The more technological of our readers may be aware of a brouhaha involving a website named Reddit. Reddit is best known, among the general population, for conducting structured question-and-answer sessions called Ask Me Anything (AMA), in which subjects respond to questions posted by Reddit users. The subjects of an AMA may range from the mundane (a trash man) to extremely high profile politicians, including President Obama. One Reddit employee, Victoria Taylor, was largely responsible for organizing and facilitating AMAs. Continue reading
I never discuss politics. Never. I don’t have the stomach for it, to be honest, and I avoid the subject like the plague. That said, I did manage to watch part of the Presidential Debate on Tuesday night. There are ample pundits who surely have more insightful (i.e., political) commentary than what I can offer. So I’ll gladly leave the politics to others and stick with what I know–employment law. Here’s one HR-related lesson that I took away from the debate.
One of the hottest topics of post- debate discussion was Mitt Romney’s comment about “binders full of women.” I’ll admit–when I heard him say that, I cringed. It just sounded so wrong.
But I’ll admit that I cringed for another reason. I assume Mr. Romney did not actually plan to say that he’d looked at “binders full of women.” Surely he meant to say that he’d reviewed binders full of resumes of female candidates. But, alas, those were not the words that he said. And now he’s stuck with the ones he did say.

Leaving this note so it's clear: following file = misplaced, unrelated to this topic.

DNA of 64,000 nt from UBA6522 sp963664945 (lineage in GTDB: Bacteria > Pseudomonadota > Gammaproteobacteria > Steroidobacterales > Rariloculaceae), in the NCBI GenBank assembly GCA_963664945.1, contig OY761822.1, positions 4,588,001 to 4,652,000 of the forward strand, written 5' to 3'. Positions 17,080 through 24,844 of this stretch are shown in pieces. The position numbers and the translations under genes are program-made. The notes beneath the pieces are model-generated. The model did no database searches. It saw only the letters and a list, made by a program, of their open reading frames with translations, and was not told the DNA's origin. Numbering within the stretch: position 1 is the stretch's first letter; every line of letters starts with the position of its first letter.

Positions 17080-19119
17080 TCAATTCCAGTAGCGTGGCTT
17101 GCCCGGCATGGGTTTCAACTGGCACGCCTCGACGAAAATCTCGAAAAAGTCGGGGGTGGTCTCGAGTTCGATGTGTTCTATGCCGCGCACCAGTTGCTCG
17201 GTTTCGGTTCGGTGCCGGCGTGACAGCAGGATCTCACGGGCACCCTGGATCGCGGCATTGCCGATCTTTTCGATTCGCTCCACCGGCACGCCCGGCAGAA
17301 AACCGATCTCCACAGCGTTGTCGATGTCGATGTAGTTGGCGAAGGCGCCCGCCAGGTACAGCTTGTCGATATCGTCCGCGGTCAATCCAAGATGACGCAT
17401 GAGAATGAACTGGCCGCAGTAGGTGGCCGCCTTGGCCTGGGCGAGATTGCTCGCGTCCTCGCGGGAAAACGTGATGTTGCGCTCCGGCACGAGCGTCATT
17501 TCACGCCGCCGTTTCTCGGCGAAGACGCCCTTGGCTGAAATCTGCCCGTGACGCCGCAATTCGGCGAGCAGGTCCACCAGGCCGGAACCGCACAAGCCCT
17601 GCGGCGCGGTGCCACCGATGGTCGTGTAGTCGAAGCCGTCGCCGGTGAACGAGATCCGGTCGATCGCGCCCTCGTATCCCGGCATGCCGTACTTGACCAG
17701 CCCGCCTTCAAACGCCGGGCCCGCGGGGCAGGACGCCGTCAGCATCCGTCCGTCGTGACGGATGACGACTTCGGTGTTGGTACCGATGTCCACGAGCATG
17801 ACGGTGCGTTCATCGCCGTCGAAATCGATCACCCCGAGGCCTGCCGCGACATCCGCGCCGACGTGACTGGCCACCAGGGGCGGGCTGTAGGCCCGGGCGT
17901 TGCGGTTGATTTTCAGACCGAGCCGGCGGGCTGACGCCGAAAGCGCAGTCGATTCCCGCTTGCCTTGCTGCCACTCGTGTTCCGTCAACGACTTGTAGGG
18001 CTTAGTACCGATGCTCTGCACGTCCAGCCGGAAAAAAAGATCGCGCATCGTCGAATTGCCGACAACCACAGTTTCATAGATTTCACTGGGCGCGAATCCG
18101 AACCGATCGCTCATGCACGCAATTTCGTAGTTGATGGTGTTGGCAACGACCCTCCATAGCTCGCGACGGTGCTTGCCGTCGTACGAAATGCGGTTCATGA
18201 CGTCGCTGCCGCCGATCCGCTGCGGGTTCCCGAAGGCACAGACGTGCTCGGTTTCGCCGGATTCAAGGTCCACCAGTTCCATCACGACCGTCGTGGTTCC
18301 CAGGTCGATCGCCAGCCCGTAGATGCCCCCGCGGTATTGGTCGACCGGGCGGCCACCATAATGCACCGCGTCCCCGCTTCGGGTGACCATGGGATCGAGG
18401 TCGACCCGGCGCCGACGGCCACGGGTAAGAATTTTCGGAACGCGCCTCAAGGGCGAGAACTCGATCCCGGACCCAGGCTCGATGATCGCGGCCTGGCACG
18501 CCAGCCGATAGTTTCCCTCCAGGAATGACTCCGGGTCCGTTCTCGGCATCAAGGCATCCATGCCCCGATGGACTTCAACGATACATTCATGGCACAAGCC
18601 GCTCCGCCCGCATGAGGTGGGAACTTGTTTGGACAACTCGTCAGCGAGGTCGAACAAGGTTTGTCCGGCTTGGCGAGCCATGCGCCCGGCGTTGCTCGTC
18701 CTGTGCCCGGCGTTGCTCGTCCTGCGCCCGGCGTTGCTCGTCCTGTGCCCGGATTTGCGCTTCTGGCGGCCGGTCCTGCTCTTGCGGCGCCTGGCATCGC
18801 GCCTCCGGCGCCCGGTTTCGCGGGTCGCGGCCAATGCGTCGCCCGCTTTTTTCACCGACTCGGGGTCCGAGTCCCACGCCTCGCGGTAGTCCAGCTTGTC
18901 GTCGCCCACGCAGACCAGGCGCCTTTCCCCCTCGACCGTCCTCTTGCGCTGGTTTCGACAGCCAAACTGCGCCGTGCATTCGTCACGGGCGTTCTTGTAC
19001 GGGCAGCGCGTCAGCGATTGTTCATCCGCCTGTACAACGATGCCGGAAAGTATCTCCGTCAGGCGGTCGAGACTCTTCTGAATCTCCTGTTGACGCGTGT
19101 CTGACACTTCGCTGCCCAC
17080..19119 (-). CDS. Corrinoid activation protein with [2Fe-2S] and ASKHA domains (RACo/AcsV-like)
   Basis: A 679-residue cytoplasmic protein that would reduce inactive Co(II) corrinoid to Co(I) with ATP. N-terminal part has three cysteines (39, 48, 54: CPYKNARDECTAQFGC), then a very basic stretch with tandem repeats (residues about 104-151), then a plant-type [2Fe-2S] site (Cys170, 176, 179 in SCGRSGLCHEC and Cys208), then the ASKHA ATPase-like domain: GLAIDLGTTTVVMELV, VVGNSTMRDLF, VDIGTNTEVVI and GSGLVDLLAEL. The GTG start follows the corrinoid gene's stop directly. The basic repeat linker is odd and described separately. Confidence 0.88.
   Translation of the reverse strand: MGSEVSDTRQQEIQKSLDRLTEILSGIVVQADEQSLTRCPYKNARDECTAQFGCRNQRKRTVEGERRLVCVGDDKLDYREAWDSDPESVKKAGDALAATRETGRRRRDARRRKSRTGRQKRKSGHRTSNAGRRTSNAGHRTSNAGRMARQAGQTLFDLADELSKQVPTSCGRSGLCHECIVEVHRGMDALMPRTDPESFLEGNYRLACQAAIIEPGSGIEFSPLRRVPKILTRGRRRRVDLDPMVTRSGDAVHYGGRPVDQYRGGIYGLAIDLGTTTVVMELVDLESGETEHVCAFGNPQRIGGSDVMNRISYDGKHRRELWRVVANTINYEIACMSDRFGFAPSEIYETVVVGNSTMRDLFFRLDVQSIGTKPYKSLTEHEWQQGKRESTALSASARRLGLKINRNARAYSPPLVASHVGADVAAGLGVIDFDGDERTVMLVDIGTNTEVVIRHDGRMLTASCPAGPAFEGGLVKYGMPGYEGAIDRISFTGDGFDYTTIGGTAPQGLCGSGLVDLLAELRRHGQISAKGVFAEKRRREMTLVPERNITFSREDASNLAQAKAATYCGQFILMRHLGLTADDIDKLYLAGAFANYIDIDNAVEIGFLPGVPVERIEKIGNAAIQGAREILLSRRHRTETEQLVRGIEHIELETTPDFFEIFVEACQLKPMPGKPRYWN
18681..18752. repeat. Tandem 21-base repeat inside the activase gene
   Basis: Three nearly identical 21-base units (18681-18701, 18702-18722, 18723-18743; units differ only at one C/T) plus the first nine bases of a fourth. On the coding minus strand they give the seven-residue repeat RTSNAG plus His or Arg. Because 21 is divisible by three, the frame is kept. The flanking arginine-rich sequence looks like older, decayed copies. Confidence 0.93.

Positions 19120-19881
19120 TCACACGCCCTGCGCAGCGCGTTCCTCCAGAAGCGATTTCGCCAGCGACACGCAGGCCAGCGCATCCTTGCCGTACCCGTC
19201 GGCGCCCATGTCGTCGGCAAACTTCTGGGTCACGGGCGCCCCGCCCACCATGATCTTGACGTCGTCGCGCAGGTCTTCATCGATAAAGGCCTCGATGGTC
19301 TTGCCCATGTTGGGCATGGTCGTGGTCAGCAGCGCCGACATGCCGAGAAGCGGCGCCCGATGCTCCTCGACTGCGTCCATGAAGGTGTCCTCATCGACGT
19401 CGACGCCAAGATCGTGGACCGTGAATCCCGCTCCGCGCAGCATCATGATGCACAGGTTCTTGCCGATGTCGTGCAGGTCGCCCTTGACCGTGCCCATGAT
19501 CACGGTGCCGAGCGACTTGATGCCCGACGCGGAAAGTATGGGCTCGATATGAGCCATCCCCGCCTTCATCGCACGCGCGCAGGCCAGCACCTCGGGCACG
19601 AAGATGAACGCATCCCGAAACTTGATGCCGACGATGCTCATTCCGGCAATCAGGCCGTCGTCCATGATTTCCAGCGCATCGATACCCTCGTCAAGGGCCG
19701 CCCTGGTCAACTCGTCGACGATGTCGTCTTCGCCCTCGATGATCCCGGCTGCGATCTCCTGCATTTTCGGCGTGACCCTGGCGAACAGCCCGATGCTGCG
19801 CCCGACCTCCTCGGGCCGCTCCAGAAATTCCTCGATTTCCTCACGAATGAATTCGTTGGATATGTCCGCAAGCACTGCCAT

And that’s the lesson for HR professionals. Be careful with your words–they’re hard to get rid of once they’ve been said and even more difficult to escape once they’ve been committed to paper.
I used to teach a seminar called, “Help Me Help You.” The theme of the seminar was effective documentation for supervisors and HR professionals. My slide deck consisted of real-life examples of documentation “done wrong.” One slide, for example, showed an excerpt of hand-written notes taken by a supervisor who later became the alleged wrongdoer in an age-discrimination case. He’d taken the notes during a pitch presentation by an outside vendor and had written, “would be good work for young project managers.”
What he meant, he explained at his deposition, was that the work offered good opportunities for junior project managers–not necessarily young ones. I have no doubt that his explanation was an honest one. But that didn’t make it any less uncomfortable when asked about it by the EEOC attorney who was deposing him.
There are more stories like this than I can possibly recount–although someday I may try if I ever getting around to writing my memoir of life as an employment lawyer. The point, though, is this: Words are cheap. Their consequences can be very, very costly. So choose wisely.
Jason Selch worked as an investment analyst for his employer for 10 years. The company went through multiple mergers and acquisitions and eventually was bought by a Bank of America subsidiary. After the BoA merger, Selch learned that his friend and co-worker had been terminated after declining to accept a pay cut.
Presumably in protest of his friend’s exit, Selch marched into a conference room where the COO and CIO were meeting. He asked the executives if he was subject to a non-compete agreement. When the CIO answered that he was not, Selch promptly dropped his drawers and mooned the two executives.
The two execs, to their credit, weren’t flustered by the demonstration and simply returned to their discussion and went on with the meeting. Later, at the COO’s instruction, HR issued Selch a final written warning, which stated that any subsequent violation would result in his termination.